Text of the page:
Determinants of green growth in developed and developing countries

Authors: Tawiah, V., Zakari, A. and Adedoyin, F.F.

Journal: Environmental Science and Pollution Research

Volume: 28

Issue: 29

Pages: 39227-39242

eISSN: 1614-7499

ISSN: 0944-1344

DOI: 10.1007/s11356-021-13429-0

Abstract:

Considering the need for environmental sustainability while ensuring economic growth and development by 2030, this study uses data on 123 developed and developing countries to examine factors that influence green growth. The empirical results show that economic development positively influences green growth. However, trade openness is detrimental to green growth. Regarding energy-related factors, we find energy consumption negatively affecting green growth, but renewable energy consumption significantly improves green growth. In further analysis, we find that the influence of these factors differs between developed and developing countries. The result implies that countries at a different development level will require different strategies in achieving the Sustainable Development Goals in 2030. The results are robust to alternative identification strategies such as the System Generalised Method of Movement, which accounts for potential endogeneity.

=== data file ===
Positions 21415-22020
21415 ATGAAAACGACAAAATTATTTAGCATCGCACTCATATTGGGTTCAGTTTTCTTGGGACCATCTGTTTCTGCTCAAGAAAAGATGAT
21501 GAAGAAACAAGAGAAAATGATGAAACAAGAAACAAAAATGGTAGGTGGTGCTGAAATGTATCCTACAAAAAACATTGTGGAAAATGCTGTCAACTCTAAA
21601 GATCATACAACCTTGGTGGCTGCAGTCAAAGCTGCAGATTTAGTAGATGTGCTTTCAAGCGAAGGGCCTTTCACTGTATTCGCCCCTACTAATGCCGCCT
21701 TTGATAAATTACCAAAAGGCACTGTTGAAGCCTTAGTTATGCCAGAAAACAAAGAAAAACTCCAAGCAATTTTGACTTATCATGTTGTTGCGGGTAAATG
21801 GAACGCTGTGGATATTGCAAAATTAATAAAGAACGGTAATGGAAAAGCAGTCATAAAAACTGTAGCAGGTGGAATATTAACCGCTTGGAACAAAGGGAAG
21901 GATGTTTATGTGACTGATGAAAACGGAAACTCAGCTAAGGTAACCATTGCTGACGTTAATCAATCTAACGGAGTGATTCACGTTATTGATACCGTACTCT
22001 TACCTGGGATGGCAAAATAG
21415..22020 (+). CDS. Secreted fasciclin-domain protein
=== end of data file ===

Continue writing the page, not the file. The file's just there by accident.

http://eprints.bournemouth.ac.uk/35318/

Source: Scopus

Determinants of green growth in developed and developing countries.

Authors: Tawiah, V., Zakari, A. and Adedoyin, F.F.

Journal: Environ Sci Pollut Res Int

Volume: 28

Issue: 29

Pages: 39227-39242

eISSN: 1614-7499

DOI: 10.1007/s11356-021-13429-0

Abstract: